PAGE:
RESPONDENT: Jerry S. Pimentel, temporary administrator of the Estate of Mariano J. Pimentel, et al.
LOCATION: Marion County Superior Court: Criminal Division
DOCKET NO.: 06-1204
DECIDED BY: Roberts Court (2006-2009)
LOWER COURT: United States Court of Appeals for the Ninth Circuit
CITATION: 553 US 851 (2008)
GRANTED: Dec 03, 2007
ARGUED: Mar 17, 2008
DECIDED: Jun 12, 2008
Charles A. Rothfeld - on behalf of the Petitioner
Edwin S. Kneedler - on behalf of the United States, as amicus curiae, supporting the Petitioner
Robert A. Swift - on behalf of the Respondents
Facts of the case
The case arises from competing claims to more than $30 million, the rewards of an investment former Philippine President Ferdinand Marcos made with Merrill Lynch and subsequently misappropriated. A Philippine agency charged with recovering the funds, several Marcos family creditors, and human rights victims who had already secured a judgment against Marcos' estate each laid claim to the money, prompting Merrill Lynch to file an interpleader action to settle all of the claims in one case. The Philippine government, acting in concert with the recovery agency, claimed that it had sovereign immunity from suit and, because it was an indispensable party to the suit under Federal Rule of Civil Procedure 19(b), justice required that the case be stayed and brought before a special Philippine court established to return such misappropriated funds to the public treasury. However, the district court continued to adjudicate the case, eventually awarding the assets to the creditors.
The Ninth Circuit upheld the award, noting that the government's claim was barred by the applicable Philippine statute of limitations. The Ninth Circuit further held that the "equity and good conscience" requirements of Federal Rule of Civil Procedure 19(b) did not require the Philippine government's participation in the case. In its petition for certiorari, the Philippine government argued that the award of assets undermined the comity principles of the Foreign Sovereign Immunities Act and violated Federal Rule of Civil Procedure 19(b) by not including the government as an indispensable party.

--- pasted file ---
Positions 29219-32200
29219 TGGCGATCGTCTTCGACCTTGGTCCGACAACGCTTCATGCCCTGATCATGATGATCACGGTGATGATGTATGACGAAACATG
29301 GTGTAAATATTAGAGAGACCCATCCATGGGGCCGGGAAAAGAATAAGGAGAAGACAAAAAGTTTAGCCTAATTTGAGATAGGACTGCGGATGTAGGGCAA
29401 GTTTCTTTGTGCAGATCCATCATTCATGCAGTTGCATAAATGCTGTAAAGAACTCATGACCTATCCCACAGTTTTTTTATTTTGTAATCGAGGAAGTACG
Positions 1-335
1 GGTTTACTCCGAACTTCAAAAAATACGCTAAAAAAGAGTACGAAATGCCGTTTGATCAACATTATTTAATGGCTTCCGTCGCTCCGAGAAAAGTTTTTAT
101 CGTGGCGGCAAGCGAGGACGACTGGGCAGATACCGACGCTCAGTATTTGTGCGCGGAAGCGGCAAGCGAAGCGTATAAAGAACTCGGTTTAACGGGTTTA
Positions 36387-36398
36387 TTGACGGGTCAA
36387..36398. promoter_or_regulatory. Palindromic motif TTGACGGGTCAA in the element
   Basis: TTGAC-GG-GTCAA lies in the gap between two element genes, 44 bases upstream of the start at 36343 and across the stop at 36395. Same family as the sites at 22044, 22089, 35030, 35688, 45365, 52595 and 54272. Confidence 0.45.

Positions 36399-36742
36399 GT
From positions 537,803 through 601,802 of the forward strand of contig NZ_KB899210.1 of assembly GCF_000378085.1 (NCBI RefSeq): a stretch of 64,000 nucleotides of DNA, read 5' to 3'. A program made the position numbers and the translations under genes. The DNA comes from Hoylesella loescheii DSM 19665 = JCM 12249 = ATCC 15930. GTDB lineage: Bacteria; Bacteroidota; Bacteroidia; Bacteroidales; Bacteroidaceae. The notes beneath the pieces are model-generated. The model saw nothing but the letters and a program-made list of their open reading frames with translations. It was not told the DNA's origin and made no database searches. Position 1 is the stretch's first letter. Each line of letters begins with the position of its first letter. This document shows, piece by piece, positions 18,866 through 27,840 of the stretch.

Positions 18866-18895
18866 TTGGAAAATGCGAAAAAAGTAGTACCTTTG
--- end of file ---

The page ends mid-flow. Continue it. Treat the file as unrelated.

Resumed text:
Did the U.S. Court of Appeals for the Ninth Circuit err in approving the award of assets to creditors of former Philippine President Ferdinand Marcos when the Philippine government, claiming rightful ownership of the assets, excluded itself from the proceedings based on sovereign immunity?
Media for Republic of Philippines v. PimentelAudio Transcription for Oral Argument - March 17, 2008 in Republic of Philippines v. Pimentel
Audio Transcription for Opinion Announcement - June 12, 2008 in Republic of Philippines v. Pimentel
Anthony M. Kennedy:
A common problem in litigation and this is discussed in this case which is 06-1204, a common problem of litigation is the question of which persons or entities must be joined in an action before the case can proceed.
And suppose there are persons who should be made parties, but who cannot be made to join, does this mean the case must be dismissed or may the litigation proceed without them?
These questions of joinder in civil cases in federal court are addressed in Rule 19 of the Federal Rules of Civil Procedure.
In this case, it determines on -- turns on the interpretation of proper application of Rule 19 in the particular context of sovereign immunity.
This interpleader action was commenced to determine the ownership of property, the property was held by Merrill Lynch, it wanted to know who the owner was so it commenced this interpleader suit.